It must be said that the percutaneous approach under ultrasound (US) guidance under unconscious sedation is very simple in expert hands and by now widely diffused in the world. Compared to laparoscopic approach, using the percutaneous approach, all liver segments can be easily reached (8). The use of percutaneous contrast-enhanced US (CEUS) easily allows the detection of the hepatic disease, the vascularization of the lesions before ablation and the control of the ablated area at the end of ablative procedure (9,10). In case of incomplete ablation, a new intra-procedure CEUS allows the detection of the untreated area that can be easily re-treated in the same session so to achieve a complete ablation of the lesion and to assess the presence and the size of the ablation margin (10). More so, this should be also the normal protocol in case of open approach and laparoscopic approach. Compared to an open approach, the laparoscopic approach has the advantage to be mini-invasive. Very recently, an Italian large series on laparoscopic MWSA (though in treating of HCC in cirrhosis) confirmed the high efficacy and safety of laparoscopic US guided MWSA (11). Nevertheless, the advantage of open and laparoscopic approaches is based on the possibility to perform intra-operative US (IOUS) that is the best detection tool in HCC and CRLM patients (12,13). It is well known that the use of IOUS can change dramatically the detection of liver lesions allowing the recognition of further lesions not detected preoperatively (13). Obviously, such detection of further lesions modifies the treatment planning and resection can be extended if necessary (13).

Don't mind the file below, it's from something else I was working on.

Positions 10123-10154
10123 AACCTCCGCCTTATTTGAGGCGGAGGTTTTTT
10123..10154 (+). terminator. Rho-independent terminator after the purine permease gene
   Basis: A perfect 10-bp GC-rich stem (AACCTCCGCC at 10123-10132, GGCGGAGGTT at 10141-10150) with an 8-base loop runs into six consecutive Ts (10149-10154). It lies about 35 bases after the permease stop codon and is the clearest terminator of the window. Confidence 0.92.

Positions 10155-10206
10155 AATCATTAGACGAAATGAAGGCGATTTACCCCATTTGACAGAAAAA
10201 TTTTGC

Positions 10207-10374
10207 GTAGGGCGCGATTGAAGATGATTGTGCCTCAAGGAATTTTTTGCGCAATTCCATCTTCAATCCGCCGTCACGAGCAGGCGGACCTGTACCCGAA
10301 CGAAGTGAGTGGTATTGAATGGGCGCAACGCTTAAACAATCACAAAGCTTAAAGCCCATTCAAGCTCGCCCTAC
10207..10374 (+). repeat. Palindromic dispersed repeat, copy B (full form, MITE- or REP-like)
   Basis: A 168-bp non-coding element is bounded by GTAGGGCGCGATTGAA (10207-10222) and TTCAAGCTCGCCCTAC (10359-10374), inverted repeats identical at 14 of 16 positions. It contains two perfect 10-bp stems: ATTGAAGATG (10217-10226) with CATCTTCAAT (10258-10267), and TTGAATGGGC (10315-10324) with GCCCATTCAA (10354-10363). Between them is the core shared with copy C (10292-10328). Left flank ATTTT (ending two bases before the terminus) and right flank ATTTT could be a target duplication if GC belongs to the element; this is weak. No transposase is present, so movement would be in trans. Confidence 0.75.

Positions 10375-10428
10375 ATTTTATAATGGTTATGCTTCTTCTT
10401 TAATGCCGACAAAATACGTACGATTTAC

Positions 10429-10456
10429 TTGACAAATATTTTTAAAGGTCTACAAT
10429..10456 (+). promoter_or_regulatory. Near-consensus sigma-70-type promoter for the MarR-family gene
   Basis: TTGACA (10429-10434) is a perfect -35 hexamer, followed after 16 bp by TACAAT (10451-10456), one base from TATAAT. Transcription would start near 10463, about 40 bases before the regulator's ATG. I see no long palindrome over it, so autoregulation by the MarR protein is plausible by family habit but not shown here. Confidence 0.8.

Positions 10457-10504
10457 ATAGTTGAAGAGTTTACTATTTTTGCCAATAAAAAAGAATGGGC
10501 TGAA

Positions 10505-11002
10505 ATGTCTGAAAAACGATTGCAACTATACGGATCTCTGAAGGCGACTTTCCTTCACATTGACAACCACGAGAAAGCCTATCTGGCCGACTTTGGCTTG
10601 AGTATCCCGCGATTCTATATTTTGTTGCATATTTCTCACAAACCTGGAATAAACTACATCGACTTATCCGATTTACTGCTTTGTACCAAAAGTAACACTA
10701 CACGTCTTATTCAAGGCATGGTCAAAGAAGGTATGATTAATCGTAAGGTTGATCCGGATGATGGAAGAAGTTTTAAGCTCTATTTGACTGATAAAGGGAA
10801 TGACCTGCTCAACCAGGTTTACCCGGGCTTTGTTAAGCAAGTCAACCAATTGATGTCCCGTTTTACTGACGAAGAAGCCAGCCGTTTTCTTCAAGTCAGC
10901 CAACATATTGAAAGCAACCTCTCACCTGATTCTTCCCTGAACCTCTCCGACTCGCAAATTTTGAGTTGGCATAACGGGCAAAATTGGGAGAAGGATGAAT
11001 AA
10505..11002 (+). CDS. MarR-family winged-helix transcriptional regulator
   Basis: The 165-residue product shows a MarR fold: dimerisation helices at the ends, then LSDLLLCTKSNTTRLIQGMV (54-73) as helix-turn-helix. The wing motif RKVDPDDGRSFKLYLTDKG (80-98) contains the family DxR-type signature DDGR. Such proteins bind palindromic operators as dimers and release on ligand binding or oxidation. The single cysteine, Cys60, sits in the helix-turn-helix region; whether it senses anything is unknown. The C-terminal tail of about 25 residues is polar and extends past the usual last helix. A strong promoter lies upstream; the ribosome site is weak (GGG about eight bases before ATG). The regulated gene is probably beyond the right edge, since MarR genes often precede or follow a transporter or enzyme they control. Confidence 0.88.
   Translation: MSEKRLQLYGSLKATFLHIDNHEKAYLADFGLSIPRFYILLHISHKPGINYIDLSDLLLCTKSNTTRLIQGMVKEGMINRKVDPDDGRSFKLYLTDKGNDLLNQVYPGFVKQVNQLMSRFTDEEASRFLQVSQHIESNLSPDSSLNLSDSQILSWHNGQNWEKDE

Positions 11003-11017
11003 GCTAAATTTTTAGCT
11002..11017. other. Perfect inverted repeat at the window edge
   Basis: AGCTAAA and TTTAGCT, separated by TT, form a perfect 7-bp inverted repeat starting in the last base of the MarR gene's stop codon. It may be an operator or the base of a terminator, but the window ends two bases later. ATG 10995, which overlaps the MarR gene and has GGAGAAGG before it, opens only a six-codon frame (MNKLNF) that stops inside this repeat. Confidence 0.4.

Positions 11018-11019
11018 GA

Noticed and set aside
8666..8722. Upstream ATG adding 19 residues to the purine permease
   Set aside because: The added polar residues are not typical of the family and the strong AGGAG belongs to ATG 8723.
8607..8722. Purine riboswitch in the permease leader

To this end, it is possible to add also the CEUS-IOUS to IOUS to control the volume of the ablated area and the size of the ablation margin with great efficacy (11).
Finally, there are two considerations to be made:
First: from an oncological point of view, the article does not clarify if the revised studies on ablative therapies in the management of CRLM are related to synchronous or metachronous lesions and at what stage they are treated (at diagnosis? after chemotherapy or when patients were responsible to chemotherapy).